Blog | What are Neural Networks?

What are Neural Networks?

NOTE: This post is part of my Machine Learning Series where I’m discussing how AI/ML works and how it has evolved over the last few decades.

One of the most transformative developments in the field of artificial intelligence and machine learning was the advent of neural networks. These computational models are designed to mimic the way the human brain processes information and are capable of performing complex tasks such as image recognition, natural language processing, and more. In this blog post, we'll explore what neural networks are, their components, and why specialized hardware like GPUs (Graphics Processing Units) and TPUs (Tensor Processing Units) are highly effective for training and deploying neural networks.

What is a Neural Network?

A neural network is a computational model inspired by the structure and functionality of the biological brain. Composed of interconnected nodes or "neurons" organized into layers, neural networks learn to recognize patterns and make predictions by processing input data and adjusting the strength of connections between neurons.

The key components of a neural network include:

  • Input Layer: Receives input data and passes it to the subsequent layers for processing.
  • Hidden Layers: Layers between the input and output layers that perform various computations and transformations on the data.
  • Output Layer: Produces the final predictions or classifications based on the processed data.
  • Weights and Biases: Parameters that determine the strength of connections between neurons. These are adjusted during training to minimize the prediction error.

Neural networks learn through a process called backpropagation, which involves computing the gradient of the loss function with respect to each weight and adjusting the weights to minimize the loss.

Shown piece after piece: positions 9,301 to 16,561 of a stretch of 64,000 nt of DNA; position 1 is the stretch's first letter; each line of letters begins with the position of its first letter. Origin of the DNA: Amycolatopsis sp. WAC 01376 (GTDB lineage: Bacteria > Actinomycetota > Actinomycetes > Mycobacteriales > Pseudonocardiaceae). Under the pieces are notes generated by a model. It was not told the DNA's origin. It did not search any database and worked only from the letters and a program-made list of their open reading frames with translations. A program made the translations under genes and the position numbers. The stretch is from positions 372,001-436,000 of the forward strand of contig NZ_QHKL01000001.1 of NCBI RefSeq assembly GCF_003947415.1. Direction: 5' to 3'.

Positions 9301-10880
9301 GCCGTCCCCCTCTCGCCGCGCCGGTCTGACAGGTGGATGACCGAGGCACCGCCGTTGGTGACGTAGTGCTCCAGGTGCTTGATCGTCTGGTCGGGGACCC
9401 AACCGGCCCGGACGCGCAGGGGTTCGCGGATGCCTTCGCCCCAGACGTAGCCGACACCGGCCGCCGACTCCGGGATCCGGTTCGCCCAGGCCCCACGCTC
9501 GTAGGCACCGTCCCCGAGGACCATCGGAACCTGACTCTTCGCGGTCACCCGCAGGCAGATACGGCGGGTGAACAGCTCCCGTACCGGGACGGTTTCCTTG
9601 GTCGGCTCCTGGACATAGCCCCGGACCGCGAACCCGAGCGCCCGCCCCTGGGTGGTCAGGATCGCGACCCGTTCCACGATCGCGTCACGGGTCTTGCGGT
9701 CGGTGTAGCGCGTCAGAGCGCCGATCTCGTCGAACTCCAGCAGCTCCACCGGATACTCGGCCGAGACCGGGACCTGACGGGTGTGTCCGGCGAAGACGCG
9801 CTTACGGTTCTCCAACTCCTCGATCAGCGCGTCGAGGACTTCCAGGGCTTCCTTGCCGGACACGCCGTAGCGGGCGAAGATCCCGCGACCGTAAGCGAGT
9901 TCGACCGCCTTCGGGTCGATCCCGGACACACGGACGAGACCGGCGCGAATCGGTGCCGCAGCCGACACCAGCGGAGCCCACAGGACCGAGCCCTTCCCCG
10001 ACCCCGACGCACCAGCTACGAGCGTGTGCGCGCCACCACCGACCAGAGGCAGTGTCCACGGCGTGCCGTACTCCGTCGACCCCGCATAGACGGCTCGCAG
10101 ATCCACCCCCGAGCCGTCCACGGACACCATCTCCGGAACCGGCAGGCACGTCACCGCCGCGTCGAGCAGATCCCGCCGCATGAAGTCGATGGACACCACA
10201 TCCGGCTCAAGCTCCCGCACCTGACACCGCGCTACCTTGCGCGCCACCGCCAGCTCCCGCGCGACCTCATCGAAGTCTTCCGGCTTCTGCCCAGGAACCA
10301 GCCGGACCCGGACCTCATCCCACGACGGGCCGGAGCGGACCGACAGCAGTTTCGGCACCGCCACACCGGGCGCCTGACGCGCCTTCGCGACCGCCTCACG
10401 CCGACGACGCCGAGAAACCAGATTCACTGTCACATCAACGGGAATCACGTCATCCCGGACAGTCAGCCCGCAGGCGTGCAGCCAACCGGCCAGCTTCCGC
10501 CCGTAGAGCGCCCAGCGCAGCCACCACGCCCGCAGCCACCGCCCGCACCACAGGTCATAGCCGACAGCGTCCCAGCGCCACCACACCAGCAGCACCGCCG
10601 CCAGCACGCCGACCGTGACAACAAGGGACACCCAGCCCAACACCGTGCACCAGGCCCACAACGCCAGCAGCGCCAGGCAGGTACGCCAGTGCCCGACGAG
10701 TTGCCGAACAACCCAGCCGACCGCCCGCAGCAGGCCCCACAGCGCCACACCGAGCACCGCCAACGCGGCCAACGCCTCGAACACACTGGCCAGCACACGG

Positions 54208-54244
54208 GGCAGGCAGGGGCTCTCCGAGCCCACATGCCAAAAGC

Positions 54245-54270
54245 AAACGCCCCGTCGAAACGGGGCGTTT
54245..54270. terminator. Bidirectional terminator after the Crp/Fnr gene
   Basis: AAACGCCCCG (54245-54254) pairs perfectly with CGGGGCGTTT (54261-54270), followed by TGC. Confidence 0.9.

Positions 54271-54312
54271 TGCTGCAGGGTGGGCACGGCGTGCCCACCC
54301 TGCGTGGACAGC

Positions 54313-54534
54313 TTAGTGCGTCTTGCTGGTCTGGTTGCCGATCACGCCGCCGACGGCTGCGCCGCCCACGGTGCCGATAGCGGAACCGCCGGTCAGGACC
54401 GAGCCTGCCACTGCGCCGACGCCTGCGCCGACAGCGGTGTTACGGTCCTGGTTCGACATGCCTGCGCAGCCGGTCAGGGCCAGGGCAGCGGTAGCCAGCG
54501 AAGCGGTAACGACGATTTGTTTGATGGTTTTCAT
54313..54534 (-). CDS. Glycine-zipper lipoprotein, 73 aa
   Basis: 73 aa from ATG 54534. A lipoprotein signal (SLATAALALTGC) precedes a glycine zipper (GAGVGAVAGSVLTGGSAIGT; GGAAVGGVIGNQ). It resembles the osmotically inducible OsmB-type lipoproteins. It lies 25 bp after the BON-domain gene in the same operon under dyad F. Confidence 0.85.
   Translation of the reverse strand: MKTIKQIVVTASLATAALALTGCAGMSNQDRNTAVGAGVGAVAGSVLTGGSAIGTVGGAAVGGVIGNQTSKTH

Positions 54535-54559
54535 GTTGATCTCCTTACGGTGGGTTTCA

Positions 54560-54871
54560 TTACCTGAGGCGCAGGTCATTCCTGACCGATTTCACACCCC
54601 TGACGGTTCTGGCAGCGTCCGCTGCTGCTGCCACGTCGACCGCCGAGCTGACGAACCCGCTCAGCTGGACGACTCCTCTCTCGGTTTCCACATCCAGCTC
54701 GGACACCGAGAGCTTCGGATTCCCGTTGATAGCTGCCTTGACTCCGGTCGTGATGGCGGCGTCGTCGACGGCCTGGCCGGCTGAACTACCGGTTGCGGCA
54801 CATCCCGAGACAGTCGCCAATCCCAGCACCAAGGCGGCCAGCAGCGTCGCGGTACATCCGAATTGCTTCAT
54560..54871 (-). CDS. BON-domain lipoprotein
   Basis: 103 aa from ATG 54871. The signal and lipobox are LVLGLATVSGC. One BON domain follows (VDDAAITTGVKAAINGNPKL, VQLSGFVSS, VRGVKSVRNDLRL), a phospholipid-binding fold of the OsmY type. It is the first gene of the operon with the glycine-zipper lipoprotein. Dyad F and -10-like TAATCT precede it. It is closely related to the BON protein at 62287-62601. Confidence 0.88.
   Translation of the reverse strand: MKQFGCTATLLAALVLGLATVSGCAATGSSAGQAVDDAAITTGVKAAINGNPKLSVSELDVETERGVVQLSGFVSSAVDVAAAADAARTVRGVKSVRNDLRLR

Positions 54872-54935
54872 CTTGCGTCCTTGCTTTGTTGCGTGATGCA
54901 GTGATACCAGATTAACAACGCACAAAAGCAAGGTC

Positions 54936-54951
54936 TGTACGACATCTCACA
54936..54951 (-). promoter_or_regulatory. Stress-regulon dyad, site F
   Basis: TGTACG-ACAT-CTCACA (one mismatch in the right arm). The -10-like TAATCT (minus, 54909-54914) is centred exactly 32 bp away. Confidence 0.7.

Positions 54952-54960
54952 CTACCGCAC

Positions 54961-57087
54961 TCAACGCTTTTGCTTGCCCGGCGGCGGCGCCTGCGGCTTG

The Role of GPUs and TPUs in Neural Networks

Training and inference with neural networks often involve large volumes of data and computationally intensive operations. Traditional CPUs (Central Processing Units) may struggle to handle these workloads efficiently. Enter GPUs and TPUs, specialized hardware accelerators that excel at parallel processing.

Graphics Processing Units (GPUs)

GPUs are hardware accelerators initially designed for rendering graphics in video games. However, they have been repurposed for general-purpose computing due to their ability to perform parallel computations efficiently. A GPU consists of thousands of small cores capable of executing operations simultaneously, making them highly suitable for the matrix and vector operations common in neural networks.

Tensor Processing Units (TPUs)

TPUs are custom-designed hardware accelerators developed by Google specifically for accelerating machine learning workloads. TPUs are optimized for tensor operations (multidimensional arrays) prevalent in neural networks, providing high throughput and low-latency performance. TPUs are used in Google's data centers to power various machine learning applications and services.


Neural networks have become a cornerstone of modern machine learning and artificial intelligence, enabling breakthroughs in a wide range of applications. The utilization of GPUs and TPUs has further propelled the capabilities of neural networks by providing the computational power needed to handle large-scale data and complex models.

As the demand for AI-driven solutions continues to grow, specialized hardware accelerators like GPUs and TPUs will remain critical in driving the development and deployment of neural networks for diverse applications.

Further Reading

  1. Introduction to Neural Networks - Towards Data Science
  2. Inside Tensor Processing Units (TPUs) - Google Cloud Blog
  3. Backpropagation in Neural Networks: Understanding the Basics - Pathmind
  4. Parallel Computing with GPUs for Machine Learning - KDnuggets


  • Neural Networks
  • Machine Learning
  • Artificial Intelligence
  • Deep Learning
  • GPUs
  • TPUs
  • Hardware Accelerators
  • Parallel Computing
  • Backpropagation
  • TensorFlow



Post date:

Thursday, May 4th, 2023 at 9:39:43 AM